From the moderator, Emily Grzybowski ‘11: The Outlet is a forum for thoughtful and engaging student discussion. Please join us in our weekly discussions to promote and encourage intelligent, considerate discussion as an outlet for your individual thoughts as well as for the multiplicity of ideas in the University community.
I think the University could benefit from offering a more well rounded/liberal arts education. Although UR’s prestige is due to the research and advancements happening in its science departments, the University has the potential to grow in many other areas as well. There is an interest and demand in the Psychology Department, Art and Art History Department, Film Media Studies, Dance and Theater Programs, etc. It is excellent that the University has received gifts to expand its already strong programs in the sciences, but the humanities and social sciences should not be allowed to shrink away. A healthy education, much like a healthy diet, is a balanced one.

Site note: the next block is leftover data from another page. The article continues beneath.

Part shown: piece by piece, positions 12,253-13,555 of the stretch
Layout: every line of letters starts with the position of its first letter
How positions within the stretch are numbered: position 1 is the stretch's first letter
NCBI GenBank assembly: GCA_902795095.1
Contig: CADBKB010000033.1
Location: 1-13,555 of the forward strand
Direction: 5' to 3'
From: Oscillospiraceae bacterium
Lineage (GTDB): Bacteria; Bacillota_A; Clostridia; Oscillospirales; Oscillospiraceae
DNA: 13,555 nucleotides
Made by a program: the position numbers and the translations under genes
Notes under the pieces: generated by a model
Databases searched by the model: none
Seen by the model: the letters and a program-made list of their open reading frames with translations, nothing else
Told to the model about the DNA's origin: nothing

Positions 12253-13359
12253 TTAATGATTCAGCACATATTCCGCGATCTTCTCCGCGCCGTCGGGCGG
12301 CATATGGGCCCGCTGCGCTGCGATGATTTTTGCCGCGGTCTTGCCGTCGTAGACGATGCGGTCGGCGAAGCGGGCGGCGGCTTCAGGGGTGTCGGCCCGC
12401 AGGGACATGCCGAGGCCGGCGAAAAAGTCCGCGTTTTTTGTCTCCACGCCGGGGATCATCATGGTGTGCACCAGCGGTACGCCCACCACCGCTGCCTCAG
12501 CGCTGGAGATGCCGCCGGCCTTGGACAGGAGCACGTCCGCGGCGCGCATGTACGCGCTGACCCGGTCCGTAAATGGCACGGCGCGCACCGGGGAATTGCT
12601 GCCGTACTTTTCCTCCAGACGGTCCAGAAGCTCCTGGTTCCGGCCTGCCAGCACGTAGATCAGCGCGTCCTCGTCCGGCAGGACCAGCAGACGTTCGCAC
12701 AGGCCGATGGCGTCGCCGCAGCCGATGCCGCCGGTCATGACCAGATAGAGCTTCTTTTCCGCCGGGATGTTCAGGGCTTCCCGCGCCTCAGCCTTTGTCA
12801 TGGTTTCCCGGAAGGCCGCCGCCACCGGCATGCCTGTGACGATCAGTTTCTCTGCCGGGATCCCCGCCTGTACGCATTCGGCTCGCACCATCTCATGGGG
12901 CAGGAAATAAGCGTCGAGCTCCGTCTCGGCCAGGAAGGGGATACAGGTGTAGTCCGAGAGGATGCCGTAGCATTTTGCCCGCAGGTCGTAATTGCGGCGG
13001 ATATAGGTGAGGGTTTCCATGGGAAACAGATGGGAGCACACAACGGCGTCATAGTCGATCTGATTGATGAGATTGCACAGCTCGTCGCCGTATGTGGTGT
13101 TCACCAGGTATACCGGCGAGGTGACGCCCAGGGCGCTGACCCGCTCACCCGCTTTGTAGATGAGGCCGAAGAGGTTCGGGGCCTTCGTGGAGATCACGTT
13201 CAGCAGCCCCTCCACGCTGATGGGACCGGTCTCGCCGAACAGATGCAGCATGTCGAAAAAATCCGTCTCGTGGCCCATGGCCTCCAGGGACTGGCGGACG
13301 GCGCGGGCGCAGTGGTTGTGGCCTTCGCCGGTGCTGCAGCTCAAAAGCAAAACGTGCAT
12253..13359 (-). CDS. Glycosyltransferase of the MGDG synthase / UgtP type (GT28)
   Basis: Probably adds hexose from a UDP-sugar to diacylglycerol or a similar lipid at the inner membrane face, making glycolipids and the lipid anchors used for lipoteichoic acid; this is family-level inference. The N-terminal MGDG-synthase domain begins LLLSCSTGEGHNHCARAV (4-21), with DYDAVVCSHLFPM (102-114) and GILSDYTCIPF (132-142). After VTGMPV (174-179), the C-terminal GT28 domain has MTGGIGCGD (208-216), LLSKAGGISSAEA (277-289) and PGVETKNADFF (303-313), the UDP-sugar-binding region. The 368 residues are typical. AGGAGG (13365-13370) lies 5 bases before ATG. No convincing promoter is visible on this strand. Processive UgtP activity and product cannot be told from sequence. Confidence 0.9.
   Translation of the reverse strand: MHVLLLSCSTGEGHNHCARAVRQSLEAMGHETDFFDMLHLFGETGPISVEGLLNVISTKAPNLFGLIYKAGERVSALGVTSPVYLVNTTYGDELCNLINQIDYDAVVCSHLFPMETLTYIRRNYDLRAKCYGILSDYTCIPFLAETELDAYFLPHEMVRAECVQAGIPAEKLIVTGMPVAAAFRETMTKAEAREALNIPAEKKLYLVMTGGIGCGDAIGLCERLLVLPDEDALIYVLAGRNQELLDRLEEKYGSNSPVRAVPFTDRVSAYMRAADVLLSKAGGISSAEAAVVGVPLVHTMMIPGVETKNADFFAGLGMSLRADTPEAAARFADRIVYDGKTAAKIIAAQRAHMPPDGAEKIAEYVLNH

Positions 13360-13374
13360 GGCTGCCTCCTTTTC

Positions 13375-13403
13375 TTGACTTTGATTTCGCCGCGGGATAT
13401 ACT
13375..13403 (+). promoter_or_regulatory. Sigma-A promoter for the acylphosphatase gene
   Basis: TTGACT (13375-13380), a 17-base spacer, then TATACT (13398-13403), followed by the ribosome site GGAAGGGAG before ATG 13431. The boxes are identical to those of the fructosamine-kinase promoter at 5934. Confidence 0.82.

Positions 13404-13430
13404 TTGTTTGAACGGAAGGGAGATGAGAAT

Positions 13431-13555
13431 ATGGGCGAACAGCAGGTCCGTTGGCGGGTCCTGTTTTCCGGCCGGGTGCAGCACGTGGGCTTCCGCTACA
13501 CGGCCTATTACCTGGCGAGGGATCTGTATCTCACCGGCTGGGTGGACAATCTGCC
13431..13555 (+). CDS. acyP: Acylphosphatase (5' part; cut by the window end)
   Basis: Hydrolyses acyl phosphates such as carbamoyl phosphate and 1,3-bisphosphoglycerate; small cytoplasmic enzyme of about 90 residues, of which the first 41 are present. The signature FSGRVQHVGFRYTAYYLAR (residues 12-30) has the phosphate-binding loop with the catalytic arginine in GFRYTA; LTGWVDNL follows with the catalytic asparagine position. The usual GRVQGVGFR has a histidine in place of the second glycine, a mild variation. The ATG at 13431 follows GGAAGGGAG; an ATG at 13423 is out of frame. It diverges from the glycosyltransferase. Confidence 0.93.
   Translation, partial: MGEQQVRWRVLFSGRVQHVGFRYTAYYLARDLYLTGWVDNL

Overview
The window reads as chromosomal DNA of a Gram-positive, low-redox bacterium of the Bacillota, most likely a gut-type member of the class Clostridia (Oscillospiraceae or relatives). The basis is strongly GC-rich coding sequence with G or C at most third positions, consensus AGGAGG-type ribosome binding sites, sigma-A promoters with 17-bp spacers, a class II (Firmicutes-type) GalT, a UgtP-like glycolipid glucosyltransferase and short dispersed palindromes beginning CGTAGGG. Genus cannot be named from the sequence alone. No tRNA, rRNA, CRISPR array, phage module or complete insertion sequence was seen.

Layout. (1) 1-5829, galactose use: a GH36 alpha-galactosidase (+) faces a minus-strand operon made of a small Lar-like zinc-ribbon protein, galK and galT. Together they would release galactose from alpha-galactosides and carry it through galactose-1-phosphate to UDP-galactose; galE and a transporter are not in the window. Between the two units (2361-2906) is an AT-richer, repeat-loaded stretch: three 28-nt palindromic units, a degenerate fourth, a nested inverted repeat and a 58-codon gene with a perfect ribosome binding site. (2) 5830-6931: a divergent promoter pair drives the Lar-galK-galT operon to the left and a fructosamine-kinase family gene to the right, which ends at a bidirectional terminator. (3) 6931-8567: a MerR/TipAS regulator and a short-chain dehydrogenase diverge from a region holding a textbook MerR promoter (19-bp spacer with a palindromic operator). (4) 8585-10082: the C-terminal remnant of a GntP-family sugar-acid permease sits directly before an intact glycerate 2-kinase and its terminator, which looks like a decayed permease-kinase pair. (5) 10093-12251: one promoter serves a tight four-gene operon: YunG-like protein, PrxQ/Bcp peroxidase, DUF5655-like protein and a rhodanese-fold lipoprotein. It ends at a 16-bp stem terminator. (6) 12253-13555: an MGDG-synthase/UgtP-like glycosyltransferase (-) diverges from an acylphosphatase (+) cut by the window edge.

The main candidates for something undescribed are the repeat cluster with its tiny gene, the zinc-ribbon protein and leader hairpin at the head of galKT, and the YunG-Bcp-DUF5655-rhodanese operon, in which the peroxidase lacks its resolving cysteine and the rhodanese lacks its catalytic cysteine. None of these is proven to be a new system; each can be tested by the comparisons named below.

I don’t believe that growth in one area necessitates neglect in another. The $30 million gift, if intended for the sciences, should be spent on the sciences. I don’t have any problems with that. If the school were taking money out of department budgets for humanities and social sciences and giving that money to the Biology Department, then we could talk about neglect. Side note: innovation is extremely expensive.